His percentages weren’t really an issue of touch around the rim. He doesn’t have an immaculate or feathery touch, but it’s nowhere near bad. He can comfortably hit floaters from five feet out without any worries consistently, and he uses this to beat rim protectors when he chooses not to go all the way to the cup. Paras is pretty ambidextrous headed towards the rim and he’s capable of finishing with either hand. He was one of the better off hand finishers in the UAAP in Season 82.
Ball handling is where it gets tricky for Paras. Barring a tremendous improvement between Season 82 to the present, he doesn’t possess the chops to be relied on as an initiator in the professional setting. He showcases great agility and change of direction upon picking the ball up, but prior to that, there are problems.
He doesn’t really rely on dribbling moves to create space or blow by people. Instead, he uses his body to create bits of separation. He isn’t comfortable handling the ball in tight spaces, and this results in him picking the ball up — or worse, turning it over. He doesn’t have the best control of the basketball in-game and can commit errors when performing dribble moves. He doesn’t have a wide array of dribble moves at his disposal. Beyond straight line drives, Paras has a pretty decent behind the back dribble that he goes to a lot, but not a lot to fall back on.
Ball handling is probably the toughest individual skill to improve. It requires a ton of in-game repetitions to build up. Only one player is allowed to dribble at the time. If you aren’t good at it, chances are you won’t get too many opportunities to improve. Due to his lack of polish in this area, there is a possibility that Paras might not get too many reps handling the ball in Japan.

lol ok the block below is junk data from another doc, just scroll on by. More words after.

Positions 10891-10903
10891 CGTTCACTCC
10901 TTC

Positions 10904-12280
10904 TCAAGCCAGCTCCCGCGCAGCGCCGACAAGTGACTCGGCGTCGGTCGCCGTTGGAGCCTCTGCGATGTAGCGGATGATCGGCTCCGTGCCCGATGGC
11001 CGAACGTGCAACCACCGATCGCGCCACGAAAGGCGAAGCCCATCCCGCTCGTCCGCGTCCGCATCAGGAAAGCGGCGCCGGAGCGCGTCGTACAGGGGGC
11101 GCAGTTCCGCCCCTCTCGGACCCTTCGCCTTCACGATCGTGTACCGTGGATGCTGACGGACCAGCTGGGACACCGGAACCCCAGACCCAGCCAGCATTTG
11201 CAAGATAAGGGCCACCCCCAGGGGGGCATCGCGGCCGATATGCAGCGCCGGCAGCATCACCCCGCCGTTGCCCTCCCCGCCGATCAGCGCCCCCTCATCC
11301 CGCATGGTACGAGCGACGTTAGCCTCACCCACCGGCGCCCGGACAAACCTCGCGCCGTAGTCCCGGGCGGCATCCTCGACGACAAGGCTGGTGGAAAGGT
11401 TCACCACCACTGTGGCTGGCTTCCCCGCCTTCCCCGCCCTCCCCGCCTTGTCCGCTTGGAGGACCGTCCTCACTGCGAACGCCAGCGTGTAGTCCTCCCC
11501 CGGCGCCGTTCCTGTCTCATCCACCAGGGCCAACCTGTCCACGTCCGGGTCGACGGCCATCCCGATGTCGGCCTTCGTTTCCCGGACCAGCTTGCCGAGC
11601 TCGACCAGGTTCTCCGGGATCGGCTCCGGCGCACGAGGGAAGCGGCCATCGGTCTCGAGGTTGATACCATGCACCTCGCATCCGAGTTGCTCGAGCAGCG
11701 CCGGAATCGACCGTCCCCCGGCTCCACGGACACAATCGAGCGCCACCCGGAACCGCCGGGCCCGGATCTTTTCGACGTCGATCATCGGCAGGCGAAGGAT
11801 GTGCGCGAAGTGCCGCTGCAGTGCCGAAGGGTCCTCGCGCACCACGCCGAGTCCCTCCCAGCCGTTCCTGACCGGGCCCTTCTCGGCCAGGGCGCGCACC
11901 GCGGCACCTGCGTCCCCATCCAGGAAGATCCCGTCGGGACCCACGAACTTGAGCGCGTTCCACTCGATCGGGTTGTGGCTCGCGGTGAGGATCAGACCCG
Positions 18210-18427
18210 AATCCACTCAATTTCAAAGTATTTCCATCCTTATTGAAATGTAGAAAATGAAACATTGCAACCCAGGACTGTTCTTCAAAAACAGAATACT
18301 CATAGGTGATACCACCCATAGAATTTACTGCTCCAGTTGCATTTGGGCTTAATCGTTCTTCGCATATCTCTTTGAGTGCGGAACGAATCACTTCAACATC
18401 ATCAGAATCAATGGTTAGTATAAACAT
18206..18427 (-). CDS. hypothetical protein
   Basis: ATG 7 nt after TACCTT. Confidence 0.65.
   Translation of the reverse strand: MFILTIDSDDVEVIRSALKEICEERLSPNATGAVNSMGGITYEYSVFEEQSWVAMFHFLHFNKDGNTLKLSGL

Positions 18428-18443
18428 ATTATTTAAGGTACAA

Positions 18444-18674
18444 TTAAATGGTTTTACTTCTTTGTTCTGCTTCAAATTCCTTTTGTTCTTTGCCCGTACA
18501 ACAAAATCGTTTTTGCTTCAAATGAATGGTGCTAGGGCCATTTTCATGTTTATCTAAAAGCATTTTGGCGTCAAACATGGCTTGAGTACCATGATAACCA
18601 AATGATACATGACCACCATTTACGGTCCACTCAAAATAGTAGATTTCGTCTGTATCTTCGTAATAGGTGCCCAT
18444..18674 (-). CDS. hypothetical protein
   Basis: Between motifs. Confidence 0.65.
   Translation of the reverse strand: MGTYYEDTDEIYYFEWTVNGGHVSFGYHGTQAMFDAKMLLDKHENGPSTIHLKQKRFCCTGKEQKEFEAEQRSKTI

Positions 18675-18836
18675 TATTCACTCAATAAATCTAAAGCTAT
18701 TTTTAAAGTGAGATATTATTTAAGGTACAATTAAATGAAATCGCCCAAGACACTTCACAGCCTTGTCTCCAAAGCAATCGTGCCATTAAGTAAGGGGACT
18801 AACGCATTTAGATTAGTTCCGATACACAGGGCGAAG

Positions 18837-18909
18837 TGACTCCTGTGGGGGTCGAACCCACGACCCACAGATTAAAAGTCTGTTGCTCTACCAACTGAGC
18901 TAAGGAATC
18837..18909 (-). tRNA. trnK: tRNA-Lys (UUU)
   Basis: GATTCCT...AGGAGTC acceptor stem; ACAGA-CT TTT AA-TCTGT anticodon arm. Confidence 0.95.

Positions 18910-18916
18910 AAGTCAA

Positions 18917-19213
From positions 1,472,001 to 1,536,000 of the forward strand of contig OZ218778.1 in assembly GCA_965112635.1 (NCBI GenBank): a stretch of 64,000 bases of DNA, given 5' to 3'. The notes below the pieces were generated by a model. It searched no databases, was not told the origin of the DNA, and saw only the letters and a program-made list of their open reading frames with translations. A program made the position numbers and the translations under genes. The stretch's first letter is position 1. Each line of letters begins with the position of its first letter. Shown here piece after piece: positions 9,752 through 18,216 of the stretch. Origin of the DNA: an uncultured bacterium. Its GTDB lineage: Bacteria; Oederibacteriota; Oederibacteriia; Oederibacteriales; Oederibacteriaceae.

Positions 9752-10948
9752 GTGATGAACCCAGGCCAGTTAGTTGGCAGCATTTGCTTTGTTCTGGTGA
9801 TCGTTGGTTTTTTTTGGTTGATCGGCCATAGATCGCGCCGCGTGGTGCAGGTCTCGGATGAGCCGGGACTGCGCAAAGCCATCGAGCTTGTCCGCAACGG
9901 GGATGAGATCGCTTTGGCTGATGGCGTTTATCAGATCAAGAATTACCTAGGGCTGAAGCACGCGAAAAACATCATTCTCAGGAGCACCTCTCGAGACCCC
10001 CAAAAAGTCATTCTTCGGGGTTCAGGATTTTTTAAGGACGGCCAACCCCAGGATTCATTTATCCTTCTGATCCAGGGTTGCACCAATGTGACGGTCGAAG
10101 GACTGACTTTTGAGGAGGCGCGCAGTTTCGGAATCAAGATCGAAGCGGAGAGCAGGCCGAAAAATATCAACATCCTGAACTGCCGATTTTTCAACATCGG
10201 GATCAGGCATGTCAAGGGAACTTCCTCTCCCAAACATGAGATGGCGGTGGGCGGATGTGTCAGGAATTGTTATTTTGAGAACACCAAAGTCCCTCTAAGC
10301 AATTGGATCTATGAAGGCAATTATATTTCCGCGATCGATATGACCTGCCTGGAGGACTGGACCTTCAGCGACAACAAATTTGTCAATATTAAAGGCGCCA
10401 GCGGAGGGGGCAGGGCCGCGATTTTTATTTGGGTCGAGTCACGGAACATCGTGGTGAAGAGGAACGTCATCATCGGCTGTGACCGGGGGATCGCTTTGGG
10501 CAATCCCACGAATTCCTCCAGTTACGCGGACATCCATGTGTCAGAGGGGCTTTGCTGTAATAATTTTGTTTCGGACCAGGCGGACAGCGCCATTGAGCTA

Still, there are ways for him to be productive despite this.
Paras doesn’t really need the ball in his hands to score. He was a devastating cutter in the UAAP, and there is no reason for him not to be one in Japan. He has a great sense of timing; he knows when to make the cut and take advantage of the shape of a defense to create scoring opportunities for himself. Paras mixes in feints and changes of direction to create an extra bit of space to widen the passing window and to make his shots a bit easier. His size and athleticism is used to a devastating effect when he takes advantage of his off-ball prowess.